keithsheard
keithsheard

A complete fiasco! Acer updates took from 20 October 2009 credit card charge to 20 December 2009 for delivery by standard mail from Budapest! No assistance from Mentor Media after numerous emails to MM with calls direct to Acer South Africa who where more than user unfriendly, absolutely useless! Until I found Vincent Ma in Singapore who was Mr. Fixit for me! The whole upgrade process is a prime example of incompetence from Microsoft, the computer manufacturer (don't care Acer) and especially Mentor Media.

rondack
rondack

I purchased my new computer from Dell in Sept. I got my free upgrade from them within 2 weeks after it's official release.

johnc
johnc

I bought an HP desktop applied for my free Win7 upgrade and received it within 6 weeks with no problems at all.

boultonbill
boultonbill

Last October I tried to get an upgrade for an ASUS laptop & after five emails & a fax Mentor Media hasn't even replied yet. The Microsoft upgrade support gave me a fax number in France for a product of Taiwan? The listed phone numbers for ASUS in Australia don't even exist. Anyone want a a laptop with Vista?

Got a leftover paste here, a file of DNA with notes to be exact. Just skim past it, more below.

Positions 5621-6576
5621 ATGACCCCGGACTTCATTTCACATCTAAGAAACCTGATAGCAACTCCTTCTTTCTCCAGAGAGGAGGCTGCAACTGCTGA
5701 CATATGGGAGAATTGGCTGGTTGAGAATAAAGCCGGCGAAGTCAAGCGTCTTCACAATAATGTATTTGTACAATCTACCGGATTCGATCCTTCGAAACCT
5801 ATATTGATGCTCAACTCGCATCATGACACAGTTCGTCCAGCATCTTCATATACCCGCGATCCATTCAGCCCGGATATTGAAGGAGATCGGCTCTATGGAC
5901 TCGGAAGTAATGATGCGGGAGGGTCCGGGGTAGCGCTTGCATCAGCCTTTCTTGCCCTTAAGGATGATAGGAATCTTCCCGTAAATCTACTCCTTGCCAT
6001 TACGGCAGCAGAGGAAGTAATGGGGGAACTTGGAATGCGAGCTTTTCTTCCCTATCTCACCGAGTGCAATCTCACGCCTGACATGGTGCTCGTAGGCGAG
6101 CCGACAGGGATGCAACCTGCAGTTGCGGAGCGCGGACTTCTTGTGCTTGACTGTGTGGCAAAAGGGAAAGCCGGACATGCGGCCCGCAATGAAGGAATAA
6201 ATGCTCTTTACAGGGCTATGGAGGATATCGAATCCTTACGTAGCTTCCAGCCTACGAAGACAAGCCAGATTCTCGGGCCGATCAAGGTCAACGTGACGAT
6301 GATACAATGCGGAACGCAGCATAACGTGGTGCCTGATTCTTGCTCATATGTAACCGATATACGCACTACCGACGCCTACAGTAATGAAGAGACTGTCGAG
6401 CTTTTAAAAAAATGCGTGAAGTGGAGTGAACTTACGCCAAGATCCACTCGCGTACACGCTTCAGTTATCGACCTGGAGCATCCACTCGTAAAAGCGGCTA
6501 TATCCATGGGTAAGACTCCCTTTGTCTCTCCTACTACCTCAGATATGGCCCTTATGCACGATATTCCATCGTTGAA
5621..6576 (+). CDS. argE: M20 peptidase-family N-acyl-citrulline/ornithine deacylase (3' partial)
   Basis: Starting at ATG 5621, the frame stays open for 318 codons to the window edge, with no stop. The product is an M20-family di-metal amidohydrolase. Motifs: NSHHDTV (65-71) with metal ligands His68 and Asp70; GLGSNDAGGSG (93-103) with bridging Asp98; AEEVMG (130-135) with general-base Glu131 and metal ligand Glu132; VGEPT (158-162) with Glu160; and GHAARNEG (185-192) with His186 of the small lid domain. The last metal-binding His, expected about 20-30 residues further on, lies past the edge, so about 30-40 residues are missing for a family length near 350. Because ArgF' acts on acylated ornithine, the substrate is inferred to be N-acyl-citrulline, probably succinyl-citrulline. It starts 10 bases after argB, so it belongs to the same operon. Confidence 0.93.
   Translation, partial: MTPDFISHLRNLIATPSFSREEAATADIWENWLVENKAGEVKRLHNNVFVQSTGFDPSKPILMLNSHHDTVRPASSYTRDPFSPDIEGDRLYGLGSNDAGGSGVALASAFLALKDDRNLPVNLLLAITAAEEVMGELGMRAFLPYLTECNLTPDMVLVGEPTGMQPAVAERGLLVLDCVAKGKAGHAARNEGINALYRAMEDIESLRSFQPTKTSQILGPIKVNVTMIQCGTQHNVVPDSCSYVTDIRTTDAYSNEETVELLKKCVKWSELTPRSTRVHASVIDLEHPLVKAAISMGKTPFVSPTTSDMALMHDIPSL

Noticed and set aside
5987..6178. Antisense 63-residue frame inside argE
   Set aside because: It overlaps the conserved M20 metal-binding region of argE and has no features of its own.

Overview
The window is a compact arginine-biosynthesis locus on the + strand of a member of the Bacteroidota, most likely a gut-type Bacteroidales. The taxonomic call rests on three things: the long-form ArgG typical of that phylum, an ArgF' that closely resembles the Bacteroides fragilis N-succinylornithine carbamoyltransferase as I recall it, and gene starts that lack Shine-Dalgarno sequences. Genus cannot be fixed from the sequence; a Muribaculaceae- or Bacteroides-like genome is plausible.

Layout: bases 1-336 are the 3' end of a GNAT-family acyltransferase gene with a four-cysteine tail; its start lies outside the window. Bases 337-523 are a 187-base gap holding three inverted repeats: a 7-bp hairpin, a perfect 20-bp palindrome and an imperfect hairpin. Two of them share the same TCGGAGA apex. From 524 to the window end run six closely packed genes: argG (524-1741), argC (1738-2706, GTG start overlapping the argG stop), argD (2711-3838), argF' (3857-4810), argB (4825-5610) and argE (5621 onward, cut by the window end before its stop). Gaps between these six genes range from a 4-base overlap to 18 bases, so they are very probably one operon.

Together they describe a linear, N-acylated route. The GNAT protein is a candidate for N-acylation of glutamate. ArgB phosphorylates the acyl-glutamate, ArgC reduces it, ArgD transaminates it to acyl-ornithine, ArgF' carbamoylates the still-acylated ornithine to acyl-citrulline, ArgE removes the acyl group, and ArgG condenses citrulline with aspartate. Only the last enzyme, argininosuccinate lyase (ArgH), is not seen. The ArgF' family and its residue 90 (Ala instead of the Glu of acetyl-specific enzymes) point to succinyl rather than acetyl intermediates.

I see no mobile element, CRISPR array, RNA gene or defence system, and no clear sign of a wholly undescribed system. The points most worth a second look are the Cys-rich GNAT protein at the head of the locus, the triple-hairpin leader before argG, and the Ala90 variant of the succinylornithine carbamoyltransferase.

peterfv
peterfv

Now why did I buy an Apple?

itadmin
itadmin

I didn't buy one of these computers, so I don't know. First question, who promised the free upgrade to buyers of the computer? Look at the printed matter carefully. If it's Lenovo, they are accountable. The contract is between the buyer and Lenovo. If Lenovo uses a third party to fulfill their obligation to the buyer, there is another contract between Lenovo and the third party - Mentor Media, in this case. In this case there is no contract between the buyer and the third party. If the worst comes to the worst, the buyer will be able to successfully sue Lenovo, not Mentor Media.

bwallan
bwallan

I ordered a HP Smart-Touch with the promise of a Windows 7 upgrade. Now HP claims my order was placed three days too early for their "free" upgrade! I went as far as contacting their president, got some "wonderful" support on VISTA but still no Windows 7 upgrade... Fabulous PR for a "reputable" company!?

dgerrold
dgerrold

This problem was known last year. Gateway, Acer, Lenovo, Dell. The companies started promising free upgrades in June. But most of the customers did not receive their upgrades on Oct 22nd when Windows shipped. Despite promises that all orders would be handled by the end of November, some were delayed as much as 2-3 months. Mentor Media was just as unresponsive then and a lot of forum discussions centered around what unhappy users had managed to find out. None of the companies involved (Acer, Gateway, Dell, Lenovo) took any real steps to deal with the situation. Not even an apology. One Gateway employee did admit, however, that Microsoft pretty much told the companies to do their free upgrade programs through Mentor Media, so it is Microsoft who is to blame here. They didn't plan well the first time around and they didn't learn their lesson from the first mess. IMHO, don't trust free upgrade programs; it's just another opportunity to get screwed.